Like Bryan at Nextdoor, HR leaders at DocuSign identified a similar disconnect between the benefits they were offering and the needs of their workforce. Their research helped them to clearly understand the causes behind their employees’ mental health challenges:

“After examining employee engagement surveys and having conversations with employee groups, we found that employees were struggling in providing care for aging, ill, or vulnerable loved ones. It was really clear that we needed to support our employees in ways that we hadn’t before.”

—Ellen Meza, Senior Director, Global Benefits, Well-Being & Mobility, DocuSign


Although DocuSign had benefits in place to cover some of this need, engagement was low. The support they thought they were providing wasn’t making the desired impact.


For their employees who were struggling to navigate the complexities of family caregiving, both Nextdoor and DocuSign turned to Grayce for help with a combination of an expert Care Partner team and robust tech platform. Grayce’s solution provided the additional benefits to address the three key components of stress from caregiving: the emotional stress of the role, knowing what to do, and the intense time requirements of caring for loved ones.


Because Grayce’s multi-pronged approach focuses on identifying and resolving caregiving needs from beginning to end, it directly addresses the root cause of employees’ family care-related anxiety, stress, and depression. For many of Grayce’s clients, this is the critical catalyst for engagement that they’re missing in their mental health benefits. At DocuSign, utilization of the company’s other mental health benefits doubled, and 75% of Grayce members reported reduced stress after working with Grayce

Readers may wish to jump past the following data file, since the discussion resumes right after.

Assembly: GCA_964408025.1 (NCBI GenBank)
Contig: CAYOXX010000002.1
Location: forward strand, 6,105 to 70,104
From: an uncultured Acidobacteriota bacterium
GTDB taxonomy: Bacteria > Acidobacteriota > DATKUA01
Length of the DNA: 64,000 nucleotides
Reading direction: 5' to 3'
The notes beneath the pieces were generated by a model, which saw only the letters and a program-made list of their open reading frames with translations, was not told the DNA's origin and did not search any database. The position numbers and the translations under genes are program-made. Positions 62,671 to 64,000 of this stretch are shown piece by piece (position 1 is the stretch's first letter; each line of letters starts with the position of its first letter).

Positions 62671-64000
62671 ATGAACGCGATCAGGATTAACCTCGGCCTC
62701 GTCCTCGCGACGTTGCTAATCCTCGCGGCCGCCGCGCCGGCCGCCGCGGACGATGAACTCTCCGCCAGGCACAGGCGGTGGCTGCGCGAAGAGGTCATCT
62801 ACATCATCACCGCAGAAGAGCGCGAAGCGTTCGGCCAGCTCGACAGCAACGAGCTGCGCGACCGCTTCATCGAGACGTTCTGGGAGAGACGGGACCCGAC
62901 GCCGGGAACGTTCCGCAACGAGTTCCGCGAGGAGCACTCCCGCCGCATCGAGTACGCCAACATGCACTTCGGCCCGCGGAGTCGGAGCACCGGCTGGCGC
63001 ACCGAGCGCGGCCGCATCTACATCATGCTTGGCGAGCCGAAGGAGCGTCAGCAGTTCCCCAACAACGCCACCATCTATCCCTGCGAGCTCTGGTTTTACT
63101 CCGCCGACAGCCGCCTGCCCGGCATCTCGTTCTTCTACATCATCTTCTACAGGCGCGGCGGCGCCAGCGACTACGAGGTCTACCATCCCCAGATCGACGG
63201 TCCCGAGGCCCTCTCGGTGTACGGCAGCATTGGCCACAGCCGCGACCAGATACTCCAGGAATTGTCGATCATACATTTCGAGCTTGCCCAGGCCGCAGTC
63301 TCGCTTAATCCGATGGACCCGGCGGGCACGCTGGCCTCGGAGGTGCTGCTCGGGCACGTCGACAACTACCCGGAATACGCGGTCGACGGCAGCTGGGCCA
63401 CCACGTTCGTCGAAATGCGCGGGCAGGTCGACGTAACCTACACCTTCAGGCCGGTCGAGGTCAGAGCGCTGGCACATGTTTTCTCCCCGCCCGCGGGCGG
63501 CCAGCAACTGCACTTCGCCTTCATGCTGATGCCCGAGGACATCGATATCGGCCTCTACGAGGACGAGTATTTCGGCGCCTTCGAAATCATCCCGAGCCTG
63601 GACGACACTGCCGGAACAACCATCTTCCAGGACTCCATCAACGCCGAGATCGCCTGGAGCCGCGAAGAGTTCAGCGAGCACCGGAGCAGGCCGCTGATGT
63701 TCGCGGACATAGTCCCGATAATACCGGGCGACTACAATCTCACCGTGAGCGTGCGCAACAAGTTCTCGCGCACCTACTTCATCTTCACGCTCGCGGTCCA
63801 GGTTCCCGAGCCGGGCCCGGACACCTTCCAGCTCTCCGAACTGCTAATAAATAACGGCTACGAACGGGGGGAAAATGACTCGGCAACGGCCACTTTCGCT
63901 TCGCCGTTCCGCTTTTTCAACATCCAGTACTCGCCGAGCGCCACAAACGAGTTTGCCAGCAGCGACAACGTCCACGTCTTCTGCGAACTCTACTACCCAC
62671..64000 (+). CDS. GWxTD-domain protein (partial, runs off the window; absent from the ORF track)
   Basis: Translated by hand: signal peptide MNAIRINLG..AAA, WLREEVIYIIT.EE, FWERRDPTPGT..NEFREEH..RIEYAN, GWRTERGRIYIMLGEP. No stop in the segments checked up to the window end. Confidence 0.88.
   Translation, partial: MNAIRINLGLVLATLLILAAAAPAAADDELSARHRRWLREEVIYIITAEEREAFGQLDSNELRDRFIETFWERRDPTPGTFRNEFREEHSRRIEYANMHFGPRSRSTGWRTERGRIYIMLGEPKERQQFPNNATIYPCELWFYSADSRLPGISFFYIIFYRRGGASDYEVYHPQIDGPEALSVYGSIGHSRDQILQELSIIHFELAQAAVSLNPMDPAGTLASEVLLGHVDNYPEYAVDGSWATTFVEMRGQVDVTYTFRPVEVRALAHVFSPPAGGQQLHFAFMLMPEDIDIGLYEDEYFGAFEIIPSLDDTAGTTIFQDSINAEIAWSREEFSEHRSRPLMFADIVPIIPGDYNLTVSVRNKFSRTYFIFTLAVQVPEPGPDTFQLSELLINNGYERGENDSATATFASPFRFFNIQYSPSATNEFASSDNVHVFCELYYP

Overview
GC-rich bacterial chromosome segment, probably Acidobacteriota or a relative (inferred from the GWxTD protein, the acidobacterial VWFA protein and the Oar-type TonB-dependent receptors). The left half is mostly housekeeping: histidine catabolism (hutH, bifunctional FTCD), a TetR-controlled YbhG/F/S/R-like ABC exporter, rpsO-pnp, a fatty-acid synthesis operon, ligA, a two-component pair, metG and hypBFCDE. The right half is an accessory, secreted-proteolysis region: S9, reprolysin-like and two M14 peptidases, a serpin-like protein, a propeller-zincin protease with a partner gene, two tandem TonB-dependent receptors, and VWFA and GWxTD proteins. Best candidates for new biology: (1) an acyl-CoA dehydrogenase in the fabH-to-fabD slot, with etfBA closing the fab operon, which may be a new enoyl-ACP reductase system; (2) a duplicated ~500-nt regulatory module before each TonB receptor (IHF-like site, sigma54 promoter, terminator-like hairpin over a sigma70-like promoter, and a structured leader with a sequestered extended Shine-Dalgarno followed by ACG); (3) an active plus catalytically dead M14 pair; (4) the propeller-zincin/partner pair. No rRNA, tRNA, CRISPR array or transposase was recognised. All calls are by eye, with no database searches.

“When we have opportunities to provide really good impact on a life event, where we can prove to the employee that they can rely on us in that time of significance, we’re going to prioritize that.”

—Bryan Power, Head of People, Nextdoor


Embracing comprehensive caregiving support in the workplace

The evolving landscape of workplace mental health well-being calls for an investment in comprehensive caregiving support. Employees face intense strains from caregiving, with its overwhelming responsibilities and profound impact on mental health.


Some employers are rising to the occasion and embracing a leading cause of mental health issues—family care challenges. By integrating the crucial element of family care support into their mental health strategies, employers can significantly enhance the well-being of their employees, increase productivity, and lower overall healthcare spend.


This move not only supports individuals dealing with the dual pressures of work and family care but also lays the foundation for a more resilient, productive, and engaged workforce. Such a holistic approach to employee wellness is not just beneficial; it’s essential for fostering a supportive and sustainable work environment.


Grayce Approach